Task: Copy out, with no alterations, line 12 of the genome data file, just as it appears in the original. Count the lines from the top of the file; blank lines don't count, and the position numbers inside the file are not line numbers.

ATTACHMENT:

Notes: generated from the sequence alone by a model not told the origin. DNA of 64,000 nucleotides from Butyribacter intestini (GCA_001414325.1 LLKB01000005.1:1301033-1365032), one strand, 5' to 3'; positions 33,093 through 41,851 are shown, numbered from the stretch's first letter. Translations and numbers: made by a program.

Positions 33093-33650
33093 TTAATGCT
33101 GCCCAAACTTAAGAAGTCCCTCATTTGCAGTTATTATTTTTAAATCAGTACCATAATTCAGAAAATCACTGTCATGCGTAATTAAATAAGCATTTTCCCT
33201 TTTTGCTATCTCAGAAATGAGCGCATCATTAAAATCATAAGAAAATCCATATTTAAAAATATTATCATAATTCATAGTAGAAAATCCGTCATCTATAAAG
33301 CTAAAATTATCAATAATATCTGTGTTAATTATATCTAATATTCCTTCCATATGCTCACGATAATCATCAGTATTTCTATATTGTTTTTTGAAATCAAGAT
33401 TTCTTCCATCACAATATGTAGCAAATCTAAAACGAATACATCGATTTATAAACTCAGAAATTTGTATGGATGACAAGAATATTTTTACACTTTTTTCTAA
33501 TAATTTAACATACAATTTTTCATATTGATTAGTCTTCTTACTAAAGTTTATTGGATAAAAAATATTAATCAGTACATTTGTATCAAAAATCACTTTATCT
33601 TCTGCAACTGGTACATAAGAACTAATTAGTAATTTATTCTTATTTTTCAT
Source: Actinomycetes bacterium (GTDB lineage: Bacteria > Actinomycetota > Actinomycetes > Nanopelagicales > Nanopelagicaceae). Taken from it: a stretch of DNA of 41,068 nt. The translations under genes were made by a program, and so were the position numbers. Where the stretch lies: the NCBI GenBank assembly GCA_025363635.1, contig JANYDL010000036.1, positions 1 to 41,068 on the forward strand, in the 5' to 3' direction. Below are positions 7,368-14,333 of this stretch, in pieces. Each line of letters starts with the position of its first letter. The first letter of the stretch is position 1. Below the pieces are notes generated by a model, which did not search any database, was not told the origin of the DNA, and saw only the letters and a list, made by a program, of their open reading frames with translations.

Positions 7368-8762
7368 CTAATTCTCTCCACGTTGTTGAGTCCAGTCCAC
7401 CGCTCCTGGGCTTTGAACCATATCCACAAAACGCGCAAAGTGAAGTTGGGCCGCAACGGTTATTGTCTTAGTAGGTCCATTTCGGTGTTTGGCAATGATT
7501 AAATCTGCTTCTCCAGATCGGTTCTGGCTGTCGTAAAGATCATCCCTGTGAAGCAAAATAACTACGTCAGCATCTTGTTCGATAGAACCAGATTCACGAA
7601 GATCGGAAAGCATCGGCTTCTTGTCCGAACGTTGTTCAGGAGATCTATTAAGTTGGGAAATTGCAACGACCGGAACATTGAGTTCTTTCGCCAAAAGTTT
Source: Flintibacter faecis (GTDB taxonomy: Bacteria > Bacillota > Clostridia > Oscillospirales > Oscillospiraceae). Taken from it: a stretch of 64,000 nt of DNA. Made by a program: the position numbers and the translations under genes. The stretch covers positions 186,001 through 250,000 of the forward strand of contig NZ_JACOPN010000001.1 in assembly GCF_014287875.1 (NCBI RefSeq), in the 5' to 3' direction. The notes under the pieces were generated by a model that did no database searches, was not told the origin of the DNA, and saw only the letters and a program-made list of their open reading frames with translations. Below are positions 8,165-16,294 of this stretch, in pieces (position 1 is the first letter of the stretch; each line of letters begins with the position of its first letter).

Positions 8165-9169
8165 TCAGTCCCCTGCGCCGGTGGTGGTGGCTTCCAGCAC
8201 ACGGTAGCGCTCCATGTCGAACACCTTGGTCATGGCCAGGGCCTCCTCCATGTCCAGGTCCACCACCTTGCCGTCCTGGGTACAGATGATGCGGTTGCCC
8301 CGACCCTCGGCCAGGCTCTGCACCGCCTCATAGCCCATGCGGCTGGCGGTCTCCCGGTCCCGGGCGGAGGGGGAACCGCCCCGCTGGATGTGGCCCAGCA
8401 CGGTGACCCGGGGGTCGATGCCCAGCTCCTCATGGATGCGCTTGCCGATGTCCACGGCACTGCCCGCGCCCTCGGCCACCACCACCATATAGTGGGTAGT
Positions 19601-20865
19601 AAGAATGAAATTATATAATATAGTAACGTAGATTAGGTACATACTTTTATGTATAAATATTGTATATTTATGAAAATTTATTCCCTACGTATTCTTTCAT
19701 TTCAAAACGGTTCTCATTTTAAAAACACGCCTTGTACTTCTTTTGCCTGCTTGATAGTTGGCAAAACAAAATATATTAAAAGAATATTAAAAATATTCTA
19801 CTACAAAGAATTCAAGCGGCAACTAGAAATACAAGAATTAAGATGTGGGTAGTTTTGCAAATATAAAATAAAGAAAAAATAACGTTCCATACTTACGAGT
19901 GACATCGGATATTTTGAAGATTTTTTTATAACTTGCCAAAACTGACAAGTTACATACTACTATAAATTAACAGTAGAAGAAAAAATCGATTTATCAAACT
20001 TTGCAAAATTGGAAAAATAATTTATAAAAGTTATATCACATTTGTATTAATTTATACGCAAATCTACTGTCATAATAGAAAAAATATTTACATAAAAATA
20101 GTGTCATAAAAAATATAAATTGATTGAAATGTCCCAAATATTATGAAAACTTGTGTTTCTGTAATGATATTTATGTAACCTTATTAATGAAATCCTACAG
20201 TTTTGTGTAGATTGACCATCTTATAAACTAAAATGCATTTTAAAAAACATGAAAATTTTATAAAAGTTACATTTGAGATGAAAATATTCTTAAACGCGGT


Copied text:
7368 CTAATTCTCTCCACGTTGTTGAGTCCAGTCCAC